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Vincent Reed

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Vincent Reed

  1. 1. Vincent Reed Ltd Conservation & Restoration for Period Woodwork 10 September, 2013 Monday, 9 September 13
  2. 2. What we are going to talk about • The importance of conservation and restoration • Conservation and restoration of period woodwork • Case studies will be used to illustrate how to; • Identify original architectural woodwork • Understand the importance of Patina • Prepare the woodwork for refinishing • Identify and apply the correct finish to woodwork • Materials and techniques you can use - and those you must avoid! Monday, 9 September 13
  3. 3. What is the difference between conservation and restoration? Conservation To preserve against further deterioration Restoration To restore the original appearance and functionality - without erasing history! Monday, 9 September 13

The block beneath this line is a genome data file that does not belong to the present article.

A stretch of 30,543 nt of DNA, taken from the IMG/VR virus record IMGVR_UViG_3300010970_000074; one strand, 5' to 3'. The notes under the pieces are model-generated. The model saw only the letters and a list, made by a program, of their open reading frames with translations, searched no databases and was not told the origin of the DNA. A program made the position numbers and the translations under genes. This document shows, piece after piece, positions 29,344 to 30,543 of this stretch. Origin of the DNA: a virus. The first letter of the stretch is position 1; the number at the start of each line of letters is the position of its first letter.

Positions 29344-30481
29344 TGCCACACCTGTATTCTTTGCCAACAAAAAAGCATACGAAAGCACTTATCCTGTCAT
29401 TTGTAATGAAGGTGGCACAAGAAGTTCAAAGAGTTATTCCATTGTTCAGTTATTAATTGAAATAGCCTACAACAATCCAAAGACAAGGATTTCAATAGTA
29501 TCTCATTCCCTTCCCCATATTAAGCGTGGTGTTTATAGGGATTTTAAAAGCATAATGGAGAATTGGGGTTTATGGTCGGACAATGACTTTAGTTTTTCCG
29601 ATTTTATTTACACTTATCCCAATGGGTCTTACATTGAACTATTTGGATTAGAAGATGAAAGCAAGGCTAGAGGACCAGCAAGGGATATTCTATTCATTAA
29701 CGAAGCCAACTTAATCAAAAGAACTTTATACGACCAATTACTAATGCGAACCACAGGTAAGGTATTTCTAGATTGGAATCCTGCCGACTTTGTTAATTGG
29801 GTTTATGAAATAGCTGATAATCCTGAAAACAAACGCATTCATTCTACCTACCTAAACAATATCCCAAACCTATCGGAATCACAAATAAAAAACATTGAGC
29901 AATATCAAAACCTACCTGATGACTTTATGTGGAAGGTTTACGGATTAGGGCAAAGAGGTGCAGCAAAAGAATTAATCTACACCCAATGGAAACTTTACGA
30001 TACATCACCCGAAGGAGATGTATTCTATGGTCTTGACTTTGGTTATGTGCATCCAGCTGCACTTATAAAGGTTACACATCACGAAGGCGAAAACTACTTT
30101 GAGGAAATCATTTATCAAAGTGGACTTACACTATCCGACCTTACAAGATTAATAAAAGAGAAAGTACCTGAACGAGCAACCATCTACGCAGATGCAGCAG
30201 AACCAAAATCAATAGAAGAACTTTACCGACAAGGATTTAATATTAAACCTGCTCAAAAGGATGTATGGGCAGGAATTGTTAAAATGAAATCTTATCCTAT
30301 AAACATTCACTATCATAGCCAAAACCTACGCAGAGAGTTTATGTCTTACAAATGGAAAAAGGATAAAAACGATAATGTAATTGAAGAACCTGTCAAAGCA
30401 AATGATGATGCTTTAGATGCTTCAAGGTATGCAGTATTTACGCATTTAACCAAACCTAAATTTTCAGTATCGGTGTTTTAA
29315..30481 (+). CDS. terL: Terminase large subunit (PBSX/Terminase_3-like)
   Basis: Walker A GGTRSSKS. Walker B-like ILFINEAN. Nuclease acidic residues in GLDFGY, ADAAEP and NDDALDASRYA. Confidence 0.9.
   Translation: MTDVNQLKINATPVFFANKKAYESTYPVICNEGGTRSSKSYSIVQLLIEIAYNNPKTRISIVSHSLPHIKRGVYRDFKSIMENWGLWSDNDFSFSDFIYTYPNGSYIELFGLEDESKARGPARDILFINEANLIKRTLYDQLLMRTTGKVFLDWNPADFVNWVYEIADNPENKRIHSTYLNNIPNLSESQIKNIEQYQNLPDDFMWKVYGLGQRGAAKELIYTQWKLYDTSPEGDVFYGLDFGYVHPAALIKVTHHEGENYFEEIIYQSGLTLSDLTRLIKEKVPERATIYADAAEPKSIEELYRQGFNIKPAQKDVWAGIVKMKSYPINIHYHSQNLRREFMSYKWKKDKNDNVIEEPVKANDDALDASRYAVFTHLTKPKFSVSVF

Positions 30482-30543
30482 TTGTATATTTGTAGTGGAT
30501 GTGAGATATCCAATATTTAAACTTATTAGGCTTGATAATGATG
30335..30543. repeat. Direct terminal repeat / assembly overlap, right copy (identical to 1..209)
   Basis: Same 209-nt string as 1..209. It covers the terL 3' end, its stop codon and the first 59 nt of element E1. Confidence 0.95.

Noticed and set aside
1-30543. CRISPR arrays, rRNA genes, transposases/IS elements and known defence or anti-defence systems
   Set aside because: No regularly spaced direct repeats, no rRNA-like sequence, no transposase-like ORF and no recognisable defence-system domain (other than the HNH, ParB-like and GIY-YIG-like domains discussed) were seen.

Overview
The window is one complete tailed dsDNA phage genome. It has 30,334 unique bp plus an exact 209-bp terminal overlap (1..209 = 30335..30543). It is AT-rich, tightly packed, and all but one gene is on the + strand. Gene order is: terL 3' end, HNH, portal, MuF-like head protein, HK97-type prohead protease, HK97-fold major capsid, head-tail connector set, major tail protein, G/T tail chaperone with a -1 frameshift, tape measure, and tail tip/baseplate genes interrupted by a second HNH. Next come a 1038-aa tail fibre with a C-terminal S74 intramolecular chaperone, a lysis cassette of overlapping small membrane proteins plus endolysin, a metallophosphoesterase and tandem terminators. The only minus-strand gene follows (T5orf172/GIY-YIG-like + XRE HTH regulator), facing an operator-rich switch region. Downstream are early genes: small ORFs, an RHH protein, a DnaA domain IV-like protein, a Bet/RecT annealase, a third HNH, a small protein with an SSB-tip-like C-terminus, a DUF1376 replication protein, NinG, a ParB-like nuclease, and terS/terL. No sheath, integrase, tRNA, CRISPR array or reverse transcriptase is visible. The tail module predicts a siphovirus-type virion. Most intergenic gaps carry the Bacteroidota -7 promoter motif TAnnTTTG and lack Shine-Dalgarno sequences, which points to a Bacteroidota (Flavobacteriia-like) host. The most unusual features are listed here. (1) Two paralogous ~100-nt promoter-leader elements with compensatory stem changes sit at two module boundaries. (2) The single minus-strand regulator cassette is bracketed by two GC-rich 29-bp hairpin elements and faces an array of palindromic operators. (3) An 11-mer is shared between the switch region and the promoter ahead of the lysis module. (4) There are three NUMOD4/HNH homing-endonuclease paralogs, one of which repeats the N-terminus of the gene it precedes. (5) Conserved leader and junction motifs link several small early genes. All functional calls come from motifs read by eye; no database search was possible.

4. 4. Why is conservation and restoration so important? History Heritage Identity We can’t rewrite our history Our heritage is our unique identity and needs to be preserved How do we safeguard our heritage? Unified policy Wider education Sharing best practice Monday, 9 September 13
  5. 5. Identifying what you see and making the right decision What is the purpose of the woodwork? What type of finish is required - if any? Aesthetic Interior doors, panelling, mouldings, rails and furniture Durability Exterior doors, windows, floors and staircases Aesthetic Preparation will be gentle by hand Finish will be softer; Shellacs,Waxes and Oils Durability Preparation can be more vigorous Finish will be harder; Varnishes and Lacquers QUESTION QUESTIONANSWER ANSWER ANSWER ANSWER Monday, 9 September 13
  6. 6. Late 19th century exterior oak doors coated with a thick modern exterior lacquer Monday, 9 September 13
  7. 7. Dry Scrapping the modern ‘Finish’ Monday, 9 September 13